Unethical to promote Patanjali’s Coronil without checks: IMA
The Indian Medical Association (IMA) on Monday criticised the promotion of Patanjali’s ayurvedic drug Coronil as “unethical” and a “blatant deceiving of the people of the country”.
This comes days after the company relaunched its medicine as the “first evidence-based medicine for Covid-19.”
“How can a drug be effective for prevention, treatment and rehabilitation from the disease? If Coronil is effective for prevention, why (is the) government spending ₹35,000 crores for vaccination?” the association said in a statement.
“As per the code of act of Medical Council of India, which (is binding) on every modern medical (practitioner), no doctor can promote any drug.”
The relaunch of the medicine took place on Friday in the presence of the Union health minister Harsh Vardhan and road transport and highways minister Nitin Gadkari.
“We are delighted and proud to state that Coronil has been granted a CoPP license by DCGI, in accordance with the WHO GMP quality approvals,” tweeted Acharya Balakrishna, chairman of Patanjali Ayurved.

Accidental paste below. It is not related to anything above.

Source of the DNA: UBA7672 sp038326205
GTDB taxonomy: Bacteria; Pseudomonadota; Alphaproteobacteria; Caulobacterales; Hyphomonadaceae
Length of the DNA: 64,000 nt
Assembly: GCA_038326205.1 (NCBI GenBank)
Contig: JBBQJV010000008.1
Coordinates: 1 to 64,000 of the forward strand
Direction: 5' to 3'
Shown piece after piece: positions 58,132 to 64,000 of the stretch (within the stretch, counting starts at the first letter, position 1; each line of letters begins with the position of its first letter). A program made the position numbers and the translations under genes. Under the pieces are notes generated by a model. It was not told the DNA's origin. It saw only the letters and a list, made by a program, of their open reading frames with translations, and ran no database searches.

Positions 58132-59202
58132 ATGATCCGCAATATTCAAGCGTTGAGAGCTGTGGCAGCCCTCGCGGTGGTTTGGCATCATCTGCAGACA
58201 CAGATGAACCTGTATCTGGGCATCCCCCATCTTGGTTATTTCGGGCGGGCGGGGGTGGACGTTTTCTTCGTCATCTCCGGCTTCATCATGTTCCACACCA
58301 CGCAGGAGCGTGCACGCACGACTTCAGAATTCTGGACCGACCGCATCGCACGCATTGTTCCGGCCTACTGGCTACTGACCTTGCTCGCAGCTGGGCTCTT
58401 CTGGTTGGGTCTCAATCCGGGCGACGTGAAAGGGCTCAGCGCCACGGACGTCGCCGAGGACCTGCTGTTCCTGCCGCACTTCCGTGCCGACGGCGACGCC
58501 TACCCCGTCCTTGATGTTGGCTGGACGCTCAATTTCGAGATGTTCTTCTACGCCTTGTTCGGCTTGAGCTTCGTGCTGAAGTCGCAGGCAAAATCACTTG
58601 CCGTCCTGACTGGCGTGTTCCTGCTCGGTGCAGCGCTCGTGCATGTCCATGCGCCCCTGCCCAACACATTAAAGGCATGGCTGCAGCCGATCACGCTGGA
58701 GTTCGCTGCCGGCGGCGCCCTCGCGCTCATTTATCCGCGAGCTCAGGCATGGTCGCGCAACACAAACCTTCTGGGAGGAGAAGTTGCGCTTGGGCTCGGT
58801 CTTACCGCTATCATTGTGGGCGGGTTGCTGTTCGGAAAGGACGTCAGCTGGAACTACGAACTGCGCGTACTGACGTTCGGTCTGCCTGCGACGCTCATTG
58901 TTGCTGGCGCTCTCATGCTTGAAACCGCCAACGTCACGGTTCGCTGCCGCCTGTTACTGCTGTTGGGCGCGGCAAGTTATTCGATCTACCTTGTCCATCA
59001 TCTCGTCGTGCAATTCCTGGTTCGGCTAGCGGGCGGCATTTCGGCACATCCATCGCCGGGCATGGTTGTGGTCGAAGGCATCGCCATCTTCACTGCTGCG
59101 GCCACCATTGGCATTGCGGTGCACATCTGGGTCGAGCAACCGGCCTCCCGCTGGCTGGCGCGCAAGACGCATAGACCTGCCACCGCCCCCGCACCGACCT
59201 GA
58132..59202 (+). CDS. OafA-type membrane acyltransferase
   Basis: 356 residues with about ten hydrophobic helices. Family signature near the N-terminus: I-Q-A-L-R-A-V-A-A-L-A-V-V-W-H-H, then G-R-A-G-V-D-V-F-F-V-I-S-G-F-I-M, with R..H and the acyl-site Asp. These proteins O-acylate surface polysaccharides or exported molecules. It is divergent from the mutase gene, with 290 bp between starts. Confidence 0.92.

Following this, the World Health Organisation’s South East Asian Region had to issue a clarification stating, “@WHO has not reviewed or certified the effectiveness of any traditional medicine for the treatment #Covid19.”
In June, when the company first launched the product, the AYUSH ministry directed the company to stop advertising the product till the claim was verified. The company then submitted initial data of its trial at the National Institute of Medical Sciences, Jaipur.
The study has recently been published in the journal Phytomedicine and states that 71% of the patients recovered after being administered the treatment as compared to 50% in the placebo group at day 3.
At day 7, 100% of those administered the treatment recovered while only 60% of those in the placebo arm did.
Doctors on social media have contended that the sample size for the experiments was too small and anyone with severe disease (those with oxygen saturation of less than 90% or acute respiratory distress syndrome) were excluded from the study.
The parameters for “recovery” were not defined, several experts said, questioning the paper released by Patanjali.